Saxophone Trio (SAB/SAT), Violoncello (opt.)
Bach composed the six Trio Sonatas for Organ BWV 525 – 530 probably between 1727 and 1730 when he was Cantor at the St. Thomas Church in Leipzig. The trio sonata as a baroque genre usually employs four players: two solo parts (violin, flute or oboe), a bass part (violoncello, violone or bassoon) and the continuo part (organ, harpsichord or lute).
It is assumed that during his time in Köthen (1717 – 1723), Bach composed a few dozen trio sonatas for various instruments, of which very few have survived. In fact, the Triosonata for two Flutes and Continuo BWV 1039, along with the one from the Musical Offering (which was written much later), is the only one of which the authenticity can be regarded as certain. Bach arranged it for Viola da Gamba and harpsichord (BWV 1027). The upper solo part is played by the right hand of the harpsichordist while the Viola plays the second part an octave lower. Later, Bach arranged the last movement for organ (Trio in G). Here, the pedal plays a slightly simplified bass, and the left hand takes up the second part.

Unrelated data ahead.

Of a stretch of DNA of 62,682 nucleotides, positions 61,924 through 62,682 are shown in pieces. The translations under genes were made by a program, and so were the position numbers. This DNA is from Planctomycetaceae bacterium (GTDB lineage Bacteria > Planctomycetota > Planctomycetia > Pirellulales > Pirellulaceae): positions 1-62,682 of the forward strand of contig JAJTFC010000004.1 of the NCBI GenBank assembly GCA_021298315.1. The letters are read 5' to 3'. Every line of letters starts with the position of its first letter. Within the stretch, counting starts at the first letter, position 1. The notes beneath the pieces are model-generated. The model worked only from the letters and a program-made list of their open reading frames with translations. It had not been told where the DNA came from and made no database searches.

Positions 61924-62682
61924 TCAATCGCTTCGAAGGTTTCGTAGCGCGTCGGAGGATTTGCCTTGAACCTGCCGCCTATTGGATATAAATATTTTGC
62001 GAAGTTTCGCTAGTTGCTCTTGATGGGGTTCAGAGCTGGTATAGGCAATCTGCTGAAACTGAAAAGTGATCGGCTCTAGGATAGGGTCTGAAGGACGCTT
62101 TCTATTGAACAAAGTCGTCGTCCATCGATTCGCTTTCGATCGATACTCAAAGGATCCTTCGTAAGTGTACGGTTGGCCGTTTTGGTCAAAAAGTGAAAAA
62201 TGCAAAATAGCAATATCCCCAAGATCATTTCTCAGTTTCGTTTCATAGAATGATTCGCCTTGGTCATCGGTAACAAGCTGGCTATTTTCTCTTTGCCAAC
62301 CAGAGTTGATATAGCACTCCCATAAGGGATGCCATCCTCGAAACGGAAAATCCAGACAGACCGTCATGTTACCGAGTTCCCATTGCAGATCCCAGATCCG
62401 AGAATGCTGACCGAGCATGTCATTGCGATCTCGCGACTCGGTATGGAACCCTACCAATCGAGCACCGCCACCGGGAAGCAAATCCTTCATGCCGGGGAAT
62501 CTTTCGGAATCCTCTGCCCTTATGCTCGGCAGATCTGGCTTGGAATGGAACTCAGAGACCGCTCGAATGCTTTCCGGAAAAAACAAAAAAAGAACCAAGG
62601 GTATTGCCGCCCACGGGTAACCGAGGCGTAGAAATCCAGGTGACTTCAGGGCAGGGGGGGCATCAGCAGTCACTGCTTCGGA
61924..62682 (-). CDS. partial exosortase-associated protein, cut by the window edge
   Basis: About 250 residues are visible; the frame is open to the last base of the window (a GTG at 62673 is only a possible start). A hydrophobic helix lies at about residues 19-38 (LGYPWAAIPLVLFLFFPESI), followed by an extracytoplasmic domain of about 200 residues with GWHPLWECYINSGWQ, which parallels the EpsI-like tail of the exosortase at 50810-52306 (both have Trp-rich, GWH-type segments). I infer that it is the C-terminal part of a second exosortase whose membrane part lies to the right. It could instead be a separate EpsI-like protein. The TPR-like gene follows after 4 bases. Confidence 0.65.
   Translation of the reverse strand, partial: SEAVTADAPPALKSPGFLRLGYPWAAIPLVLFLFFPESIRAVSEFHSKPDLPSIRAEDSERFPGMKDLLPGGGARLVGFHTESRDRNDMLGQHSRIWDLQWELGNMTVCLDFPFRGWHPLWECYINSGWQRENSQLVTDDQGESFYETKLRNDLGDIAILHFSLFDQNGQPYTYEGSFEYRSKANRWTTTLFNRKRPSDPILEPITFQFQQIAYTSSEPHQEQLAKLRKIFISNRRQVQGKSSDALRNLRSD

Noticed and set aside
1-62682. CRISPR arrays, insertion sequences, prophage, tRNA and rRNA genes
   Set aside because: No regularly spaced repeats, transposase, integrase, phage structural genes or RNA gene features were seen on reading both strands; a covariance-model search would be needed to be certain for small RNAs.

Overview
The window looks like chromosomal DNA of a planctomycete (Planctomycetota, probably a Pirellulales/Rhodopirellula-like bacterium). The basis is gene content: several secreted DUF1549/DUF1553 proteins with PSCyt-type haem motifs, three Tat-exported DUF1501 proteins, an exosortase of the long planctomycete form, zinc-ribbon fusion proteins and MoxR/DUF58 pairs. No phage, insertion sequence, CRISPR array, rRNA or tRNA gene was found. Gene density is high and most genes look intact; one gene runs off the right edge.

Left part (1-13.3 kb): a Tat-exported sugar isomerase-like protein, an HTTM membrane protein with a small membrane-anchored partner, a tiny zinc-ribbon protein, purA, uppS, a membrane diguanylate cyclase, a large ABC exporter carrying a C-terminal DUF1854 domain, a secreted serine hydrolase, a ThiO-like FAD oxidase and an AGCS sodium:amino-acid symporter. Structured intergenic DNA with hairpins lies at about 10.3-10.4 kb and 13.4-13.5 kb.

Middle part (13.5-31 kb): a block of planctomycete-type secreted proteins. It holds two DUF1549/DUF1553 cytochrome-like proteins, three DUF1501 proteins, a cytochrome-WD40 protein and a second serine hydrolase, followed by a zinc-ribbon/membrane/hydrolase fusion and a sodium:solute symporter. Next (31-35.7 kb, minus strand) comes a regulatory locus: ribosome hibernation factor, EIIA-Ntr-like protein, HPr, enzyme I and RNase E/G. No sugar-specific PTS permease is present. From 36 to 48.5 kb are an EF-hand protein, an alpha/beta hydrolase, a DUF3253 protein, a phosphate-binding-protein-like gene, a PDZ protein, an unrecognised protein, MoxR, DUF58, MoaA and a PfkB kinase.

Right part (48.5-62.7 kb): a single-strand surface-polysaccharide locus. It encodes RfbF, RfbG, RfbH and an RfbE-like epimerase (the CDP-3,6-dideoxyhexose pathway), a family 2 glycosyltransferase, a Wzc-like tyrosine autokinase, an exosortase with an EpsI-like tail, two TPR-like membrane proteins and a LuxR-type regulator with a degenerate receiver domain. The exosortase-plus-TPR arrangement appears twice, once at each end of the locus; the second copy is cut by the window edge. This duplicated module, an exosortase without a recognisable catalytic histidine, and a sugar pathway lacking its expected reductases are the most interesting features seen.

Maybe some of the movements of the six Trio Sonatas for Organ go back to lost compositions Bach has arranged in a similar manner. There are earlier versions of many movements, and the original of at least one movement (BWV 528, I.) was written for more than one instrument: the Sinfonia of the second part of Cantata BWV 76 which is set for Oboe d’amore, Viola da Gamba and Basso Continuo.
The linear, distinctly chamber music-like disposition of the Sonatas further supports this assumption, and a number of recent recordings of the Sonatas with two solo instruments and basso continuo convincingly justify the reconstruction of a hypothetical original.
The Andante has three parts. The first begins with a fugue over a continuo-bass. In the second part a new theme appears in measure 49, and Bach develops earlier motives in a total of nine sequences. The triplet motif from measure 21 extends into long, animated strings. A repetition of the first part closes the movement.
The second movement Adagio e dolce also appears as the middle movement of the Triple Concerto for Flute, Violin and Harpsichord in C, BWV 1044 which was probably written after the version for organ. Two contrasting themes, one homophone, the other in imitation dominate the first part. In the second part, new ideas are presented in two bar sequence.
The Vivace shows elements of a da-capo-fugue – just like the final movements of the Trio Sonatas BWV 526, 529 und 539. But here, the bass is not involved in the thematic development. The form A-B-A prominently resembles the first movement. Triplets are a consistent element of this sonata. In the extended middle section (M 37 – 144) of the third movement they are much more playful and freely varied and sometimes even overlap the development of the main theme.
In the third movement the Soprano and Alto parts had to be exchanged in bars 17 – 24 and 161 – 168 to accommodate the instruments’ ranges.